Once the mushrooms have browned, push them aside in the skillet and lay in the 'cutlets' of marinated beef. Flash fry on high heat, reduce the heat and bring the mushrooms back in and add 1/4 cup of Marsala wine and 1/4 cup of beef stock...bringing this skillet mixture to a bubbling richness.

Finally, add fresh dried herbs: rosemary, mint, and oregano and 1/4 cup of heavy cream (optional), let simmer on very low heat until the pasta is tender.

 *Drain your pasta and pour out the Marsala, top with fresh grated parmesan cheese and dried or fresh green parsley...

~ Tutti a Tavola

Monday, April 27, 2020

Brainy Frugal Fettuccine Alfredo... the Roman way!

Who doesn't like Fettuccine Alfredo? Its so rich and creamy and absolutely delicious! Some of you may think it takes a long time to make it but that is not true. It takes only 20-25 minutes... if you make it the Roman way as I was instructed.

For this dish, you will need: heavy cream, sour cream/buttermilk, butter, onion, fettuccine noodles or even linguine; and the frugal secret ingredient chunk white tuna in vegetable oil. Yes, tuna and yes this dish was cooked for me in Rome.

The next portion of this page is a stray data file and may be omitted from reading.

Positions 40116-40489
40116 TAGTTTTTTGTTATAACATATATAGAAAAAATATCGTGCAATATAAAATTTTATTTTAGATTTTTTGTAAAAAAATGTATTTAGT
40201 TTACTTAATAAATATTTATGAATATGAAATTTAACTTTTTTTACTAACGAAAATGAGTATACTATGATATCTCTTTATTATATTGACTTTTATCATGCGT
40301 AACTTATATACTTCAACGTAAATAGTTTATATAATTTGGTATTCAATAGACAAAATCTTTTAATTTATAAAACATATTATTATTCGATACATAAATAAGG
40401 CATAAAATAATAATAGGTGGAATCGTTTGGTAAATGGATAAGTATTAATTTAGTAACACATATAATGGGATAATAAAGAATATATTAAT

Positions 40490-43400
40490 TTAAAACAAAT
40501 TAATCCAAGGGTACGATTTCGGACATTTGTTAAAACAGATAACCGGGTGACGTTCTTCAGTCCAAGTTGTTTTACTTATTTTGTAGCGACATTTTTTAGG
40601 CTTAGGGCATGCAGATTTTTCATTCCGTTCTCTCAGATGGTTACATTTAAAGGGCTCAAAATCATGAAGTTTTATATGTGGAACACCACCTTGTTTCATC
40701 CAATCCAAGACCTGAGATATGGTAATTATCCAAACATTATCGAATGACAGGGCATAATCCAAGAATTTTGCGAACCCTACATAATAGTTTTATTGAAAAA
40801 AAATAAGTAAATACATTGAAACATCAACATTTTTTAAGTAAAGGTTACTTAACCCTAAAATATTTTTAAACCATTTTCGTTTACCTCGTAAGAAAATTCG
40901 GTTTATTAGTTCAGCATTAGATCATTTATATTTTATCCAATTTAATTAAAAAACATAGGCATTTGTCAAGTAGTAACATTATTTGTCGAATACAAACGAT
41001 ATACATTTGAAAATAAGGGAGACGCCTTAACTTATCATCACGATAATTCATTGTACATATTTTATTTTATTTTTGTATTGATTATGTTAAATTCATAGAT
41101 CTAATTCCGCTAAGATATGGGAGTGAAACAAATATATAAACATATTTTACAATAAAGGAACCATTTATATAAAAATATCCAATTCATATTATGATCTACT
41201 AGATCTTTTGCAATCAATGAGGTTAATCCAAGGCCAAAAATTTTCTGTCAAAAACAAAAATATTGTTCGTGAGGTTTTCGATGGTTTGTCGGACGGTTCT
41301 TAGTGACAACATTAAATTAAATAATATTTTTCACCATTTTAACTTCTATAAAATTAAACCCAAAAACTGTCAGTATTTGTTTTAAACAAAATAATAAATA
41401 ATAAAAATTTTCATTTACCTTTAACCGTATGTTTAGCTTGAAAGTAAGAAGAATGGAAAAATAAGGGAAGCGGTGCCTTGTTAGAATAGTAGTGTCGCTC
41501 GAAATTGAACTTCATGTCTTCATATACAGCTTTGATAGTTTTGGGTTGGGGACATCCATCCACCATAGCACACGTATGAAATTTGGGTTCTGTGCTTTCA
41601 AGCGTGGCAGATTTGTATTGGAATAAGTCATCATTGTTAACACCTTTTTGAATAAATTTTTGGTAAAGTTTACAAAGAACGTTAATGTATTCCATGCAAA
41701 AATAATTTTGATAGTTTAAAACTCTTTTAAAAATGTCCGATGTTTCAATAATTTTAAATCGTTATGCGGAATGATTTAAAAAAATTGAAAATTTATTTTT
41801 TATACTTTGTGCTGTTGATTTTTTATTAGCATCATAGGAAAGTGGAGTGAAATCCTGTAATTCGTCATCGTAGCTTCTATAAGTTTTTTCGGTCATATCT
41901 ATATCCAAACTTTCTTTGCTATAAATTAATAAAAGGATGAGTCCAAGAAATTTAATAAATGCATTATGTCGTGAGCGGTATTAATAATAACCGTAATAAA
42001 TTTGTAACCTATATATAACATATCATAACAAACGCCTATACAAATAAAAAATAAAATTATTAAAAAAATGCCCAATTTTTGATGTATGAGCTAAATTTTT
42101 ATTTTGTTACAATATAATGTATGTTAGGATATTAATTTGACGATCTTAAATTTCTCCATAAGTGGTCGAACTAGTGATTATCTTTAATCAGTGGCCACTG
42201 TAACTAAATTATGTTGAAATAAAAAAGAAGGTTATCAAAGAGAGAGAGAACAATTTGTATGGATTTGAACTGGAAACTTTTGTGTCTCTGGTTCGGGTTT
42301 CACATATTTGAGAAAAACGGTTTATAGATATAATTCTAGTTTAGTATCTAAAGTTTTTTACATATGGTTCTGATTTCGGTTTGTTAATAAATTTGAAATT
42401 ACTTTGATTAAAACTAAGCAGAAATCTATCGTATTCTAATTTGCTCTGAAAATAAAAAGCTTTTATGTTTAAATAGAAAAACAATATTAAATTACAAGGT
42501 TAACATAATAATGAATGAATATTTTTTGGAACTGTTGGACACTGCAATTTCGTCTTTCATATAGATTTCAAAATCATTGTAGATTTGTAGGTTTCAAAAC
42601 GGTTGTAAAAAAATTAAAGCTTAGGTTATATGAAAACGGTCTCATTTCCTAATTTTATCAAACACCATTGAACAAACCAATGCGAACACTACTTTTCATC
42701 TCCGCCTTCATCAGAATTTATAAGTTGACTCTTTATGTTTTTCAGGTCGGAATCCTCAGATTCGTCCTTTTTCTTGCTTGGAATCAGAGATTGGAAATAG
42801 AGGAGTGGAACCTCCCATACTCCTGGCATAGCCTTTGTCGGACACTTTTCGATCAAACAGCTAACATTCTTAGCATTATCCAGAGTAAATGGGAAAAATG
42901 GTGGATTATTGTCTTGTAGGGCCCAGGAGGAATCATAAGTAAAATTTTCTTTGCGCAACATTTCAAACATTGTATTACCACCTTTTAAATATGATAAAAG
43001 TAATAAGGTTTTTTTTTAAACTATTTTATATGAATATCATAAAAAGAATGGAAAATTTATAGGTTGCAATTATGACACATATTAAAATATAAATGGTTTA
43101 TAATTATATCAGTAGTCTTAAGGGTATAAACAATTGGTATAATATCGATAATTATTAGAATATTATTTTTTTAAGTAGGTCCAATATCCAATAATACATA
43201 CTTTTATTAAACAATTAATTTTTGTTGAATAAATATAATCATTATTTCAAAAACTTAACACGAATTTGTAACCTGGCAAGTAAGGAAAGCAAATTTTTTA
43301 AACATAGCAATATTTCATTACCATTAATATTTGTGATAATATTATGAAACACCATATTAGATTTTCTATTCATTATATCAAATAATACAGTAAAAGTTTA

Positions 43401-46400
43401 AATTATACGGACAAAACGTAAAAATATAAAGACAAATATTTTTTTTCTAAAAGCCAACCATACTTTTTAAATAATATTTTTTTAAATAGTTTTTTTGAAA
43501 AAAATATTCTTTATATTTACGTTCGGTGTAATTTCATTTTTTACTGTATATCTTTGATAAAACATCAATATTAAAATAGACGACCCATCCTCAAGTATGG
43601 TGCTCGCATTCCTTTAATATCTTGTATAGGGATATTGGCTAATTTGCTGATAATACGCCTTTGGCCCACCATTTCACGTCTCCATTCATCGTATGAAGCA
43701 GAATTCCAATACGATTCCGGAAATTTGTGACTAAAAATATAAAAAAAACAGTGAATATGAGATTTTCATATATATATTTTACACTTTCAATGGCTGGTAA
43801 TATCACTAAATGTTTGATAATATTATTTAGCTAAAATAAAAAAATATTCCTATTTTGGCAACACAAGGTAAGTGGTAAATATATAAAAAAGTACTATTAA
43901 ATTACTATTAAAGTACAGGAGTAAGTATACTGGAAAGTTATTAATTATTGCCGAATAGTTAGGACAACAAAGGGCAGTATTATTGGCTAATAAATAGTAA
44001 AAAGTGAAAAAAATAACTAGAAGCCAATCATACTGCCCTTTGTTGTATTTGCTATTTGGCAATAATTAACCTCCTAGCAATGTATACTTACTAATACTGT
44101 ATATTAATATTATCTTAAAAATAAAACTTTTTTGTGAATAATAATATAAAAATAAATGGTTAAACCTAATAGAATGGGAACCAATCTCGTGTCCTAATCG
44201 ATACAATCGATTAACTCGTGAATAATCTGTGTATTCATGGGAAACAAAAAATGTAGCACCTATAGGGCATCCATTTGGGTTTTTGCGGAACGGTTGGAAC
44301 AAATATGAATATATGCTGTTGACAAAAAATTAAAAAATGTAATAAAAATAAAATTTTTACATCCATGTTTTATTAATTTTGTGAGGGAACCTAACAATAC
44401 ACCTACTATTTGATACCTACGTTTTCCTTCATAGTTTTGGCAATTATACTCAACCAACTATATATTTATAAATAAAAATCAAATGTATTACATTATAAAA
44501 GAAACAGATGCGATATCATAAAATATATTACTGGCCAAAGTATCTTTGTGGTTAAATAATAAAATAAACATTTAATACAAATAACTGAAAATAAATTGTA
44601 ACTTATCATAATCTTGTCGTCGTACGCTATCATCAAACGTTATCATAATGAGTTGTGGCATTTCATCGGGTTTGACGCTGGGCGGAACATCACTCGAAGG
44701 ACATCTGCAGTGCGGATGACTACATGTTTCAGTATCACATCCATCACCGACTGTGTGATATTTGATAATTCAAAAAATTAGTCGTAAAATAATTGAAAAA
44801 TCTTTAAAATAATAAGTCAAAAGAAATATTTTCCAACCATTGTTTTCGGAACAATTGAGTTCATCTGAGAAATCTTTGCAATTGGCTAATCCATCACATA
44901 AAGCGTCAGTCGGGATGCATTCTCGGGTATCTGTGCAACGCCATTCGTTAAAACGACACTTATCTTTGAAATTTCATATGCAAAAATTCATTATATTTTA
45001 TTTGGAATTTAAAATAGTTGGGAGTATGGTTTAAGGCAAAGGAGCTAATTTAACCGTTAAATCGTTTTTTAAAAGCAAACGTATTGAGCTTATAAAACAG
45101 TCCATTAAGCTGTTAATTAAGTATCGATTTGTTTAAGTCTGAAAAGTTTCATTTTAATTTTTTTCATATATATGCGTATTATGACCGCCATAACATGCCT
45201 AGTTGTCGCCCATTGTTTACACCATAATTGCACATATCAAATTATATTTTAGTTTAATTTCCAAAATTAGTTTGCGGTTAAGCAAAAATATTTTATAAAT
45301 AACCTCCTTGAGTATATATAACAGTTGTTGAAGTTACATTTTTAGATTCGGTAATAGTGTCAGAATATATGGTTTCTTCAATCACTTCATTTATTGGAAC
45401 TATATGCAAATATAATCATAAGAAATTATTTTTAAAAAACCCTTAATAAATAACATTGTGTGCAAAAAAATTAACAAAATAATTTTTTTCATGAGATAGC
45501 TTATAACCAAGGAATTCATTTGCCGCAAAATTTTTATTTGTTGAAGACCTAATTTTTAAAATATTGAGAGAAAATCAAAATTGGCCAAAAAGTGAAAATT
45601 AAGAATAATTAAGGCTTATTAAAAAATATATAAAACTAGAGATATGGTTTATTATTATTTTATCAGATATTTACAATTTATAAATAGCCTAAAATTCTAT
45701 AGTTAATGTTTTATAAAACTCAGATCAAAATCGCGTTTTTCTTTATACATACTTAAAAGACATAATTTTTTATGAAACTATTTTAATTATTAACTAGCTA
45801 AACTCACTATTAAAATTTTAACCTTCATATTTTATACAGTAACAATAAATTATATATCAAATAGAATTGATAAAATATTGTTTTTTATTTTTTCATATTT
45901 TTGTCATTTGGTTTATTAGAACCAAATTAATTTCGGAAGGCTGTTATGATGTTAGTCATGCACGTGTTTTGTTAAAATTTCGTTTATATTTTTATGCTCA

To begin, chop onion and saute in butter and a drizzle of olive oil until browned on edges. Then add two cans of chunk white tuna in oil - do not drain. Stir and add 1/4 cup of sour cream or buttermilk and 1/2 cup of heavy cream more or less. Continue to stir adding fresh dried herbs: rosemary, mint and oregano and even some dill but not necessary.

Boil your pasta until tender, drain and ladle onto a serving platter. Pour the creamy rich sauce over the top and sprinkle with a generous amount of grated Parmesan cheese. Its that simple.

~ Tutti a Tavola!

Tuesday, April 21, 2020

Brainy Chicken Cacciatore and or Mediterranean Chicken... Part II

In Italian cuisine, alla cacciatora refers to a dish prepared "hunter-style" and the brainy gourmet style is with onions, tomatoes, dried plums and herbs: rosemary, mint, sage and oregano.